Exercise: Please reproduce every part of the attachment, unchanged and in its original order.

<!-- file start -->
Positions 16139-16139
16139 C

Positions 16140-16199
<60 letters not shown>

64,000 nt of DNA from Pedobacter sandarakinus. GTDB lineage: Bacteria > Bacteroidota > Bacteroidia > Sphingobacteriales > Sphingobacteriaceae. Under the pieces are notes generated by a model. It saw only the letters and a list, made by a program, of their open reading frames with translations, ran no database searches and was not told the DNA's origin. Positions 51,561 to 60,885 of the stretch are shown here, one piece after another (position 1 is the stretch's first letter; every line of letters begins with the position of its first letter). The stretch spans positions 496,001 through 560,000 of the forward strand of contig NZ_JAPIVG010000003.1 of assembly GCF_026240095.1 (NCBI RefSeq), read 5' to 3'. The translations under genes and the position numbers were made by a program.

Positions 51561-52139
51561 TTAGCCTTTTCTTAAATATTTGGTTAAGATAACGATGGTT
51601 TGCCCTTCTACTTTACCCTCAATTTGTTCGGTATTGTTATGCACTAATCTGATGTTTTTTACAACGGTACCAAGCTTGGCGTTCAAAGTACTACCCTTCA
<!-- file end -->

Positions 16139-16139
16139 C

Positions 16140-16199
<60 letters not shown>

64,000 nt of DNA from Pedobacter sandarakinus. GTDB lineage: Bacteria > Bacteroidota > Bacteroidia > Sphingobacteriales > Sphingobacteriaceae. Under the pieces are notes generated by a model. It saw only the letters and a list, made by a program, of their open reading frames with translations, ran no database searches and was not told the DNA's origin. Positions 51,561 to 60,885 of the stretch are shown here, one piece after another (position 1 is the stretch's first letter; every line of letters begins with the position of its first letter). The stretch spans positions 496,001 through 560,000 of the forward strand of contig NZ_JAPIVG010000003.1 of assembly GCF_026240095.1 (NCBI RefSeq), read 5' to 3'. The translations under genes and the position numbers were made by a program.

Positions 51561-52139
51561 TTAGCCTTTTCTTAAATATTTGGTTAAGATAACGATGGTT
51601 TGCCCTTCTACTTTACCCTCAATTTGTTCGGTATTGTTATGCACTAATCTGATGTTTTTTACAACGGTACCAAGCTTGGCGTTCAAAGTACTACCCTTCA